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Underlying consumer demand for tires remains healthy

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Underlying consumer demand for tires remains healthy

You can’t get too much of a good thing, or so the saying goes. However, it appears that is exactly what happened to many tire dealers in January as the harsh winter weather actually pressured tire sales in parts of the country.

Specifically, dealers reported that the harsh winter conditions that have been driving consumers to replace their worn treads in recent months were so severe that many people opted to stay inside during the harsh weather. Consequently, traffic levels in the bays were pressured, which ultimately resulted in lower year-over-year unit sales in January.

The silver lining is that the weather did serve as a less-than-subtle reminder to procrastinating consumers everywhere that fresh treads are a must in inclement conditions, which resulted in strong tire sales among the people brave enough to venture out into the elements.

All things considered, we still think that the recent rash of rough weather will continue to drive tire sales once the environment thaws enough for people to drive out and replace their worn tires, despite the fact that the weather in February likely weighed on traffic trends as well. In our view, the fact that none of the tire dealers that we spoke with expect sales to take a turn for the worse over the next three months reinforces our belief that underlying consumer demand for tires remains healthy. 

Monthly survey

A number of independent tire dealers were surveyed concerning current business trends. Except for tire prices and costs, results of the January 2014 survey are compared with those of January 2013.

Dealers see no reasons for pessimism

According to our dealer survey, 38% of passenger tire dealers believe business will improve over the next six months, while the rest think that it will stay about the same. Meanwhile, 51% of the truck tire dealers we spoke with see business improving, while the balance see business trends staying about the same. Just as important is the fact that none of the dealers that we spoke with envision demand trends deteriorating over the next six months.

Winter weather kept consumers at home

According to dealer reports, consumer demand for replacement tires slowed down in January. Indeed, the dealers in our sample reported that they sold 0.6% fewer tires in January on a year-over-year basis, which compares to the 0.8% increase reported in December and the 1.9% gain in November.  The aforementioned weakness was not seen in the truck category as dealers reported that volumes increased 1.2% following a 4% increase in December. Meanwhile, volumes fell 5% in the retread business after declining 4% in December.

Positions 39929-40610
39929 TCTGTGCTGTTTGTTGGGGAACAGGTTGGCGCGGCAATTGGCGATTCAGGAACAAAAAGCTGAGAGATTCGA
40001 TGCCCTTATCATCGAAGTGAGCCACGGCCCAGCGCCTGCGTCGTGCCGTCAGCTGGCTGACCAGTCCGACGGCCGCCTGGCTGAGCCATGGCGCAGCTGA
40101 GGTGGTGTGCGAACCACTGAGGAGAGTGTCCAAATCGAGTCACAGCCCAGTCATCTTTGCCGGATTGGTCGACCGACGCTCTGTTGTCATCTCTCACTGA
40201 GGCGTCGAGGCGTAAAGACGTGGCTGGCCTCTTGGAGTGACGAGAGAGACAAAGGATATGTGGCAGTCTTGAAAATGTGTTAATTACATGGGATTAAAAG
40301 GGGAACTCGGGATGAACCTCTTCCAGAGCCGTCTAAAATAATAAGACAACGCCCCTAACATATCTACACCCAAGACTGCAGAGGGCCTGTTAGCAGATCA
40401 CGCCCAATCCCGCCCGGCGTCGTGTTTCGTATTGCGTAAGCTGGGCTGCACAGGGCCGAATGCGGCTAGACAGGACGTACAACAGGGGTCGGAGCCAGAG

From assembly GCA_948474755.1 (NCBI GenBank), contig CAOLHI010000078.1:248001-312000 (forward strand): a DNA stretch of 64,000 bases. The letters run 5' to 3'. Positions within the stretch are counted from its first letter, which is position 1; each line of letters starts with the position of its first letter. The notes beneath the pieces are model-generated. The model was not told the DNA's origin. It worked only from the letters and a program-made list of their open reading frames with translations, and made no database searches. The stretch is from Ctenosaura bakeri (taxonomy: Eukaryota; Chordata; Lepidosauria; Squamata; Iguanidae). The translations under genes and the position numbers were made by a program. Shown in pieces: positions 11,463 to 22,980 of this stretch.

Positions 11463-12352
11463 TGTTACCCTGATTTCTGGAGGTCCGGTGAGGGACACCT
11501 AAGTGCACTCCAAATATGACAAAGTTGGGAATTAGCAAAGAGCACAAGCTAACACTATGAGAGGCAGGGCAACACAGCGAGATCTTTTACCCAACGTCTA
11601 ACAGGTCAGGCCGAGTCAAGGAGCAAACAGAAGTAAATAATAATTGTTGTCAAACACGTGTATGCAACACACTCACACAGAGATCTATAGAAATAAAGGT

Retail prices fall, dealer costs remain stable

Nearly all of the dealers in our survey noted that manufacturer pricing was aggressive (vs. 44% in December). However, it appears that this aggressive behavior did not meaningfully affect dealers’ costs much as respondents noted that their effective cost for top-selling branded tires fell nearly 0.5%, while the value brands fell approximately 1%.

Truck tire inventories seen as optimal

Of the dealers that we spoke with last month, close to 38% indicated that they had the appropriate amount of inventory in stock for demand (vs. 45% in December), while the rest indicated that inventory levels were too high (vs. 43% in Dec). The inventory levels among truck tire dealers looked a little cleaner than their peers on the passenger side as 88% of the truck tire dealers we surveyed indicated that their inventory was optimal, while the balance of the respondents thought that it was too high.

Service work fares better than tire sales

The dealers we spoke with indicated that the severe weather conditions that swept across many parts of the country in January did not have the same adverse impact on service sales as what was seen in the tire business. In fact, sales in the service category, which accounted for almost 30% of the study participants’ total revenues, still rose almost 4% on a year-over-year basis following a 6% increase in December.    ■

Nick Mitchell and John Healy are research analysts with Northcoast Research Holdings LLC based in Cleveland, Ohio. They cover a variety of subsectors of the automotive industry.

For more Your Marketplace columns, see:

Wintry weather contributes to gains in tire, service sales across the industry

Dealers report strongest volume growth in more than a year

Consensus sentiment calls for a 1% to 3% volume increase at retail

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